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Red Sox 4, Rays 3: Whither Xander

The Sox get back in the win column, but do it without the one guy we most want to see.

Tampa Bay Rays v Boston Red Sox Photo By Winslow Townson/Getty Images

A couple of weeks ago, Joiner and I did a pod where we discussed reasons to keep watching the 2022 Red Sox. The number one reason, by far, was Xander Bogaerts. He was a starter on the all-time Red Sox team, we reasoned; he was playing what might be his final games in a Red Sox uniform; and he was chasing a batting title.

While his status as an all-time Red Soxer is secure (note: Soxer? Sock? Fenwayfarer? We as a fan base really should have decided on an agreed-upon term for ‘player on the Red Sox’ by now.), the other two factors have, just a week and a half later, disappeared. A poorly timed slump has already put the batting title out of reach. And now, thanks to a similarly poorly timed back injury, he’s not even playing.

Just when we thought this season couldn’t get any more depressing, here we are facing the possibility of not getting a chance to say goodbye to Xander. God damn you, 2022. God damn you to hell.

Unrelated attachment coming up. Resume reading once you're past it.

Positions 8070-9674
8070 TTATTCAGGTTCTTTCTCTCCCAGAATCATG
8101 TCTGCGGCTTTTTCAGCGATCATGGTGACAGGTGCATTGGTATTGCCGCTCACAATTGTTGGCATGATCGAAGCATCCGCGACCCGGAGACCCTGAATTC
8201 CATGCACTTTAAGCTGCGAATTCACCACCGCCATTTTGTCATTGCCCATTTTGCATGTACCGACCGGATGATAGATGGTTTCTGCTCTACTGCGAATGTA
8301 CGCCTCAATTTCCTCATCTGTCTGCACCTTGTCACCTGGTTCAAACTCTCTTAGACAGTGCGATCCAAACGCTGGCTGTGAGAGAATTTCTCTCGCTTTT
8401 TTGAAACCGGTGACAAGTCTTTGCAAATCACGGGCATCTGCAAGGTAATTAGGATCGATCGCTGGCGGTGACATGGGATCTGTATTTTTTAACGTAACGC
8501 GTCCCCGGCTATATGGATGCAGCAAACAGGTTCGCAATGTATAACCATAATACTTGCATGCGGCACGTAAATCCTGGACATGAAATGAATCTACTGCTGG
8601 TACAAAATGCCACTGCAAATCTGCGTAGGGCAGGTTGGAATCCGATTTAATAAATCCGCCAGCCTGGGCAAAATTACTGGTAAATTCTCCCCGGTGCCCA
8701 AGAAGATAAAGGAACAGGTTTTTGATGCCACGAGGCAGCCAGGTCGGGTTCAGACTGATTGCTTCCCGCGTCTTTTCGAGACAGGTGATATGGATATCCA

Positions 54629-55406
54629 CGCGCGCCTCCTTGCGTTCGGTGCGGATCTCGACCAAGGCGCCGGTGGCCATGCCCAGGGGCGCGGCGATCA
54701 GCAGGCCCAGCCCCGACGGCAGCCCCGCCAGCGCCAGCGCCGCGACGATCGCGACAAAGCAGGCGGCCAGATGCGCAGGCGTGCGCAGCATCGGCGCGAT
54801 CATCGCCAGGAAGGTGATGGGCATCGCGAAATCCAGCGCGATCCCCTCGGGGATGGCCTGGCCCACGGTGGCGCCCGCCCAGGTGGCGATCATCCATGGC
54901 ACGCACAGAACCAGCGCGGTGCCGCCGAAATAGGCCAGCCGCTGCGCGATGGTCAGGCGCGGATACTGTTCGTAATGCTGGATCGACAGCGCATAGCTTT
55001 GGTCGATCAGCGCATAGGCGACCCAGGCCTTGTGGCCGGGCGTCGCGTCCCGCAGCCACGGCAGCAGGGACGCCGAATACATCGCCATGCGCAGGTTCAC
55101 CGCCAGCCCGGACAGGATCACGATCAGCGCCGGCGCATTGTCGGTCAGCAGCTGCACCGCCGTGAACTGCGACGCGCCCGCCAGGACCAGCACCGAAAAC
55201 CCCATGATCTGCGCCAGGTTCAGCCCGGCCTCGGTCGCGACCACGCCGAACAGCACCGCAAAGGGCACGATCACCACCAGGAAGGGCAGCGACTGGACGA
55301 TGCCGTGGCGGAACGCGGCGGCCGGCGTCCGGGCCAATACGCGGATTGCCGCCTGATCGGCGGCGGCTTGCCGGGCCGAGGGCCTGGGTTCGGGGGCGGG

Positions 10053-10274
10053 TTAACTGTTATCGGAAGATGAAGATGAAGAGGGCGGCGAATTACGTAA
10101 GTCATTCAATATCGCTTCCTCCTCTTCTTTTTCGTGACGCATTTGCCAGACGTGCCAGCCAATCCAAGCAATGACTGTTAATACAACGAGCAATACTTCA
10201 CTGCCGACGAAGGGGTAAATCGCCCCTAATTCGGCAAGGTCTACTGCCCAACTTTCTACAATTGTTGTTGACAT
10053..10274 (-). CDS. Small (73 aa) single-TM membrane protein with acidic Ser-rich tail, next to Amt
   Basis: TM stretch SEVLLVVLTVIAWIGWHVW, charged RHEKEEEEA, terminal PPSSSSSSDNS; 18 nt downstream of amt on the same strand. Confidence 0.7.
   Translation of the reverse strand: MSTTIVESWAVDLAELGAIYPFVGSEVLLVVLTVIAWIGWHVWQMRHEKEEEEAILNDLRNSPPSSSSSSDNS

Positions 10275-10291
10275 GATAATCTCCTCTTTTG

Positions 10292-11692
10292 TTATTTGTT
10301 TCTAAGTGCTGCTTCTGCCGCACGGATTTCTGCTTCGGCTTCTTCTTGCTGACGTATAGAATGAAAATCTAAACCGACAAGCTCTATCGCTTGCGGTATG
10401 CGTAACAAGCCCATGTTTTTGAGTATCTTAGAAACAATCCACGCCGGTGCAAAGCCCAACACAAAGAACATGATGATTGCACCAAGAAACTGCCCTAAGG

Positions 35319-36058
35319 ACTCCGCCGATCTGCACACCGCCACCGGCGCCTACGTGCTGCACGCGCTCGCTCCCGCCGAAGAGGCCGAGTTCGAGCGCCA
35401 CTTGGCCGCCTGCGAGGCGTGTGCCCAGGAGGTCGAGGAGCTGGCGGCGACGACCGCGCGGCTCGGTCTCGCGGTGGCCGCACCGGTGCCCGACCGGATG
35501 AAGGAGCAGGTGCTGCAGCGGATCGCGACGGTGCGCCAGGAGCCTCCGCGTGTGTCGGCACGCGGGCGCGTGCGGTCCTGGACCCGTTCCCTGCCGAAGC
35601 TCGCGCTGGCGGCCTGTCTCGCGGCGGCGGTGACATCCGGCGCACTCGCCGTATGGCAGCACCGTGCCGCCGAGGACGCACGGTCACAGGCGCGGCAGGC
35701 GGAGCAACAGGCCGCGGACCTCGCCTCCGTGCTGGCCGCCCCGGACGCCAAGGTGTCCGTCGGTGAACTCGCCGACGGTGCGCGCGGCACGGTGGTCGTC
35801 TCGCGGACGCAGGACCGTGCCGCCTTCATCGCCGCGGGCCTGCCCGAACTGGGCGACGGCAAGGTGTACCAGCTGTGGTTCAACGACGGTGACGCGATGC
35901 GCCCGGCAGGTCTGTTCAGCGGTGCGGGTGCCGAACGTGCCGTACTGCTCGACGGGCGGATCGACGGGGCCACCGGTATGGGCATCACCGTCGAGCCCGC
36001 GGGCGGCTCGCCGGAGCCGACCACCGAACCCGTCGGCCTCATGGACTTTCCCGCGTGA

Anyway, here’s how WPA saw last night’s win against the Rays (FanGraphs Link):

Three Stars:

  1. Rafael Devers: .206 WPA, 3-3, 2B, 1 R, 1 RBI
  2. Matt Barnes: .168 WPA, 1 IP, 1 H, 0 R
  3. Kiké Hernandez: .141 WPA, 2-4, 2B, RBI

Three Duds:

  1. J.D. Martinez: -.124 WPA, 1-4, 3 K
  2. Abraham Almonte: -.108 WPA, 0-4, 3 K
  3. Triston Casas: -.077 WPA, 1-4, 1 K

Play Of The Game: Wander Franco’s 9th Inning Triple

This is one where WPA gets a little funky. The play that added the highest amount of win probability — by a considerable margin — was Wander Franco’s ninth inning triple off Matt Barnes. That makes sense to a degree, as the play put the trying run at third with just one out in the ninth. But most people watching would probably say the play of the game is the one that happened next: Harold Ramirez’s grounder to third that saw Franco get caught napping, allowing Devers to tag him out and nearly seal the game for the Sox. The triple was awarded .230 WPA, the highest total in the game, while the subsequent fielder’s choice was awarded just -.209 WPA, the lowest total in the game. It’s all a matter of perspective. Because WPA essentially measures probability from the point of view of the offensive team, the fielder’s choice is read as taking away win probability from the Rays, rather than giving it to the Sox. Either way, that’s a massive swing in back-to-back at-bats.


Who Was The Red Sox Player Of The Game?

This poll is closed

  • 56%
    Rafael Devers
    (33 votes)
  • 3%
    Kiké Hernandez
    (2 votes)
  • 3%
    Christian Arroyo
    (2 votes)
  • 29%
    Rich Hill
    (17 votes)
  • 6%
    Matt Barnes
    (4 votes)
58 votes total Vote Now